Daša Drndić; Celia Hawkesworth, trans.
  • Review
By – May 7, 2018

Daša Drndić’s Bel­ladon­na is a nov­el easy to admire but hard to love: Admirable for its pro­found explo­ration of twen­ti­eth-cen­tu­ry his­to­ry, its in-depth explo­ration of the aging process, and its laser-like moral acu­ity, but hard to love for its unre­lent­ing bleakness.

Andreas Ban, a psy­chol­o­gist and the cen­tral con­scious­ness of the nov­el, is in a state of decline. He suf­fers from numer­ous ail­ments, includ­ing a rare male breast can­cer. He is also haunt­ed by his­to­ry, par­tic­u­lar­ly the his­to­ry of Croatia’s role in the Holo­caust. Though not Jew­ish him­self, Ban bears per­son­al wit­ness to Croatia’s stud­ied, delib­er­ate indif­fer­ence to the fate of its Jews. As in her ear­li­er nov­el, Tri­este, Daša Drndić’s nar­ra­tion — frac­tured, non­lin­ear, and episod­ic — mod­els the world it portrays.

Seared into the cen­ter of Bel­ladon­na is the inter­lard­ed sto­ry of Rudolf Sass, a Croa­t­ian whose father was a col­lab­o­ra­tor. As a teenag­er, Sass endures the occu­pa­tion of Bel­grade and watch­es the Jew­ish chil­dren who were fel­low friends and stu­dents dis­ap­pear. Drndić writes, It is July 1941. Rudolf’s friends are gone, Kari, Enzi, the lit­tle bal­le­ri­na” Lil­li who flits on the tip of her toes.”

Then, in August, the killings begin, the corpses hung from tele­graph poles, and Sass’s father instructs him not to look as they walk down the street. Sass’s moth­er still wears silk stock­ings and the fam­i­ly dines on plump fowl. The fol­low­ing Octo­ber, Sass learns that all the Jews who had been gath­ered in a near­by cas­tle have been tak­en into a killing field.

After the war, in 1945, the mass grave is opened up. The mor­tal remains of the Jew­ish com­mu­ni­ty of Zasav­i­ca are trans­ferred to the Šabac Jew­ish Ceme­tery and then, in 1959, to the Sephardic Ceme­tery in Bel­grade. Drndić sim­ply lists in two columns the names of 1,055 souls, last name then first name, with their ages and occa­sion­al­ly their pro­fes­sions. The list, one of sev­er­al in the book, con­tin­ues for thir­teen pages.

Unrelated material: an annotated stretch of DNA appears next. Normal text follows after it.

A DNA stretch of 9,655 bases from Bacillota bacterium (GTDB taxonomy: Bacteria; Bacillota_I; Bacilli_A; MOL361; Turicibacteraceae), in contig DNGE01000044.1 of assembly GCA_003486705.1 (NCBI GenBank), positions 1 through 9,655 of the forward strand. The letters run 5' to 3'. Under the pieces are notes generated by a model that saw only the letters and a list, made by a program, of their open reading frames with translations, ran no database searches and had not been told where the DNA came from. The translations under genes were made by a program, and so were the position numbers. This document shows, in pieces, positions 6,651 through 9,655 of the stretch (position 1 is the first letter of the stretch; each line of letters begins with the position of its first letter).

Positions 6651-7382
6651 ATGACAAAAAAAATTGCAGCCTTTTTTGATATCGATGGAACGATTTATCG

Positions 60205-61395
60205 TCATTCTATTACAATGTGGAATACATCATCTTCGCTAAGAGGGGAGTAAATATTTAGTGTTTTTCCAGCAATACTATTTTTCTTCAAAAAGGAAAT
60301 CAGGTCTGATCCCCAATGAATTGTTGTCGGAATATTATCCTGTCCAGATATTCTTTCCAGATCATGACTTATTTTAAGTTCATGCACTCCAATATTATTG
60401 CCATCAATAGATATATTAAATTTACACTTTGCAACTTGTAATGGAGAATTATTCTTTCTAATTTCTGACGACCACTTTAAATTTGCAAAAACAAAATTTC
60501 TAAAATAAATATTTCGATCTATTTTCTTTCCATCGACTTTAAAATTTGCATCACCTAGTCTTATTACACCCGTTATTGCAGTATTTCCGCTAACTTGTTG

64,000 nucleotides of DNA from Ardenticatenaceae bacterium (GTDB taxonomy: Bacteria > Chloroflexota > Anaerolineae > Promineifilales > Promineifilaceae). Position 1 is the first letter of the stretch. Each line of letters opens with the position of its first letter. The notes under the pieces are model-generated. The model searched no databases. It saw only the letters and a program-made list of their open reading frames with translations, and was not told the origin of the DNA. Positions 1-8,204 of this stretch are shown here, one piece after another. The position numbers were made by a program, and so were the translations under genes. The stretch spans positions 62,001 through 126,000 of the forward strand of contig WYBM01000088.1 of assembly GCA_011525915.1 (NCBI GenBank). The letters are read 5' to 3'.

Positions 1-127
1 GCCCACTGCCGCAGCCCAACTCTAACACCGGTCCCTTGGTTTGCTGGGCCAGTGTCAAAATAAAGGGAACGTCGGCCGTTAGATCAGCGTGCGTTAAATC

Rudolf Sass leaves Yugoslavia to become a doc­tor in Switzer­land, where he mar­ries and rais­es a fam­i­ly, but suf­fers from (clear­ly sym­bol­ic) pru­ri­tus ani. Con­sult­ing with Adam Kaplan, a psy­chother­a­pist and Holo­caust sur­vivor, Sass opens but clos­es a win­dow into a reck­on­ing with his past. Drndić pow­er­ful­ly writes, Life pulled its strings which Rudolf Sass obe­di­ent­ly accept­ed, in the end, by anaes­thetiz­ing his Swiss patients, him­self becom­ing numb, qui­et, rec­on­ciled to his pol­ished inner being in which he stored his fam­i­ly filth.”

Adam Kaplan, who is Andreas Ban’s friend, ulti­mate­ly kills him­self. And Andreas Ban, his­to­ry-haunt­ed, even­tu­al­ly ingests a large num­ber of bel­ladon­na berries, the poi­so­nous plant, in a com­plex and ambigu­ous sui­cide attempt.

Bel­ladon­na is an extend­ed explo­ration of the Euro­pean fam­i­ly filth” that arose in the first half of the twen­ti­eth cen­tu­ry, and sad­ly is still with us today, as nation after nation suc­cumbs to auto­crat­ic urges. This is a crit­i­cal nov­el for our time.

Josh Han­ft holds Advanced Degrees in Eng­lish and Com­par­a­tive Lit­er­a­ture from Colum­bia Uni­ver­si­ty and curat­ed the renowned read­ing series, Scrib­blers on the Roof, for over twen­ty years.

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